When it comes to keeping East Rockville looking like East
Rockville, some residents are thinking about taking cues from another
Residents in East Rockville are considering creating what’s known as a neighborhood conservation district in an effort to curb mansionization—the proliferation of large homes that seem like mismatches among the smaller ones that surround them, including an East Rockville residence derisively referred to as “The White Whale.”
Lincoln Park, one of the oldest African-American communities in Montgomery County, adopted a conservation district plan in 2007.
Neighborhood conservation district zones are intended to protect a neighborhood’s character. But to get one adopted, it must be created during a neighborhood plan process or local initiative supported by at least 85 percent of the property owners, according to city’s description.
Chas Hausheer, president of the East Rockville Civic Association, has said that creating a conservation district for East Rockville is one of the ideas on the table for his neighborhood.
East Rockville is mostly comprised of single-family homes built in the early 1940s and during the World War II housing boom. But despite the city’s revised zoning code in 2009, developers have still been able to build massive residences—many of them functioning as rentals for multiple families—that just seem out of character in East Rockville, neighbors complain.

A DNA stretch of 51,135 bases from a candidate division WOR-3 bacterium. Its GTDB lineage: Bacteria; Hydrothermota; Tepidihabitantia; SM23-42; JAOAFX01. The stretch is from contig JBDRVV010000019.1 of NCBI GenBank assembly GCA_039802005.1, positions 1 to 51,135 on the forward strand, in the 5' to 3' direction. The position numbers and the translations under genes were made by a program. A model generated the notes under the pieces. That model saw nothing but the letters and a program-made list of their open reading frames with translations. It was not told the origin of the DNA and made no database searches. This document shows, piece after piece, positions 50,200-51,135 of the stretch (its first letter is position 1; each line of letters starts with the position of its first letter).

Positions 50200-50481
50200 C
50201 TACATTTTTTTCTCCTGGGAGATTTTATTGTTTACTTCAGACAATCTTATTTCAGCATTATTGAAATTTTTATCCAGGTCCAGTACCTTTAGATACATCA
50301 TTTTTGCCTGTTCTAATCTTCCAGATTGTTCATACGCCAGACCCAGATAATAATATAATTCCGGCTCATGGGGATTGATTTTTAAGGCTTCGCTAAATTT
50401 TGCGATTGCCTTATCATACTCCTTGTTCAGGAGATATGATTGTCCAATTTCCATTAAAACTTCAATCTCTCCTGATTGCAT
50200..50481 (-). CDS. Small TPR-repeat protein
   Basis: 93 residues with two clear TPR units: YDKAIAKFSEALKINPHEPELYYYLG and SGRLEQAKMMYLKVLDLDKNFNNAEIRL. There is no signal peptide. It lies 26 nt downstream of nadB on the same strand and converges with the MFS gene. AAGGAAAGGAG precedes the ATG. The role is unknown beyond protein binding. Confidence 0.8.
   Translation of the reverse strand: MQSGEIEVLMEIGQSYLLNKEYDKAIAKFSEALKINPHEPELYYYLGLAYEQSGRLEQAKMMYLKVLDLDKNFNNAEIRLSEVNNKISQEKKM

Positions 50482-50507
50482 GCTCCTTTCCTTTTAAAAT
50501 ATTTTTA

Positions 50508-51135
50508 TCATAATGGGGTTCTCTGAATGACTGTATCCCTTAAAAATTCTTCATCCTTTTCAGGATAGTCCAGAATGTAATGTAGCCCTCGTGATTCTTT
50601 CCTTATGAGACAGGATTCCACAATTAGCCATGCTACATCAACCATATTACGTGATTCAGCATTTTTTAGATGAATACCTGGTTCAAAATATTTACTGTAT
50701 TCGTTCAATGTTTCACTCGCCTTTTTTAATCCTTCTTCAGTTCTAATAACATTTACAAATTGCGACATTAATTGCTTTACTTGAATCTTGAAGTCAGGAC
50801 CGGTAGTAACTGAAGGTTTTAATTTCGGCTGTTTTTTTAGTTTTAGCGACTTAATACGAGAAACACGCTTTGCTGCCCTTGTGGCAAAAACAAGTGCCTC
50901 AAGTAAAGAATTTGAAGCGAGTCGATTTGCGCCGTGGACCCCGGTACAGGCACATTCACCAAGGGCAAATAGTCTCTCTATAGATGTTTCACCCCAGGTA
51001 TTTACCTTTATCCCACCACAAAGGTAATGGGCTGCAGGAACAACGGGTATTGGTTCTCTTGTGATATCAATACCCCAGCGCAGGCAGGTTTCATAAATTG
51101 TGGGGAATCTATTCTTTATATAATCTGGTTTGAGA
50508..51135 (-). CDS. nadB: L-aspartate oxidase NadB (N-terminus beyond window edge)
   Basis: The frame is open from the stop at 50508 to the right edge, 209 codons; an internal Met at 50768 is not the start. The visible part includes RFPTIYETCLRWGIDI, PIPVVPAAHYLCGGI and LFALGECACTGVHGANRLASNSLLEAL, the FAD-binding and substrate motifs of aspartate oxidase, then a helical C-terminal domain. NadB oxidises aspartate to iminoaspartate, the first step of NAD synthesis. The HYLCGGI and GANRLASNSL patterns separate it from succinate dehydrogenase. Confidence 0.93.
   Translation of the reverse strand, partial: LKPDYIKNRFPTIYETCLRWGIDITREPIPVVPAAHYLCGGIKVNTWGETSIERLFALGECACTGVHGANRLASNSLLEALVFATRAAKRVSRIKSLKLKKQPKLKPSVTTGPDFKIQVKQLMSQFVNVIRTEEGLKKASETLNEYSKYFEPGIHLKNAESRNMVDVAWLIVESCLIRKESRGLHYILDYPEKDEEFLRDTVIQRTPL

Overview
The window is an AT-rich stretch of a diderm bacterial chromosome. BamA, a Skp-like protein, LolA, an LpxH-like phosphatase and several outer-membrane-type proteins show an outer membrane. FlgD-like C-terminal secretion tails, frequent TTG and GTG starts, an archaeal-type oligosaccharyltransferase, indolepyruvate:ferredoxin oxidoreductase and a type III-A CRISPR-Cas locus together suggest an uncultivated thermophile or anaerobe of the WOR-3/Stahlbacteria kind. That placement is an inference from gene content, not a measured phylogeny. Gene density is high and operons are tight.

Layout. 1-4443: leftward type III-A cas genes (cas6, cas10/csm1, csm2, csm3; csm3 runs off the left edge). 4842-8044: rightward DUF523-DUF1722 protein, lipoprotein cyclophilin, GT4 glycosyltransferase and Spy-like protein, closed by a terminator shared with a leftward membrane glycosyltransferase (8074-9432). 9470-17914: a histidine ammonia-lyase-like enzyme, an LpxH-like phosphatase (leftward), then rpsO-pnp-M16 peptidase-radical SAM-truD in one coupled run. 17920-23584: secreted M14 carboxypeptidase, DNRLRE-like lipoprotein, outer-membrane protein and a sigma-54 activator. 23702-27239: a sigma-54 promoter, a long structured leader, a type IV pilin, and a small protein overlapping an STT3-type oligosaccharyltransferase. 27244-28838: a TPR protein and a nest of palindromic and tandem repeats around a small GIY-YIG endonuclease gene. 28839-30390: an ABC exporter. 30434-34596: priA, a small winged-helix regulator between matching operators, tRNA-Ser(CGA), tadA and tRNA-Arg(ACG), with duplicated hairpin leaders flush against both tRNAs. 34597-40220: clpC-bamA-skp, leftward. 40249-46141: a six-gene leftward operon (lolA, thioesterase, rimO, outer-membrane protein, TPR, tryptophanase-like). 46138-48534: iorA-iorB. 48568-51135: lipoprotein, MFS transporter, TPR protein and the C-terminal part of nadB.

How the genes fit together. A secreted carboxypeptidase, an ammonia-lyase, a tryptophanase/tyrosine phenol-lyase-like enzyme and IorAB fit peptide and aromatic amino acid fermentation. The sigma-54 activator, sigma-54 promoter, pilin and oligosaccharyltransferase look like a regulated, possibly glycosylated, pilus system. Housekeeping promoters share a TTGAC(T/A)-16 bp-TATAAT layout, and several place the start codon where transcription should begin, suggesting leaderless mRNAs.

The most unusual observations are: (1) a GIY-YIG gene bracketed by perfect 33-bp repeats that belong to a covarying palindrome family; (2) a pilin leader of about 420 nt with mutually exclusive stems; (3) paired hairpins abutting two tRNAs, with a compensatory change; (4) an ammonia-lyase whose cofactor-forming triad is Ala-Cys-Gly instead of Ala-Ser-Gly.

East Rockville residents have publicly voiced their concerns over preserving the integrity of their neighborhood, having testified at Rockville City Council meetings and writing letters to city officials.
Hausheer told The Gazette that the civic association has already asked the city to amend East Rockville’s neighborhood plan, which was adopted in 2004. The civic association is expected to discuss the problem of mansionization during its meeting next week, residents have told Patch.
Meanwhile, the city council has been discussing the problem, but can’t seem to agree on how to go about fixing it—preserving property owner’s rights, attempting to legislate taste, and other unintended consequences are only a few of the issues complicating things.
>>>Speak out: Do you think a neighborhood conservation district would benefit East Rockville?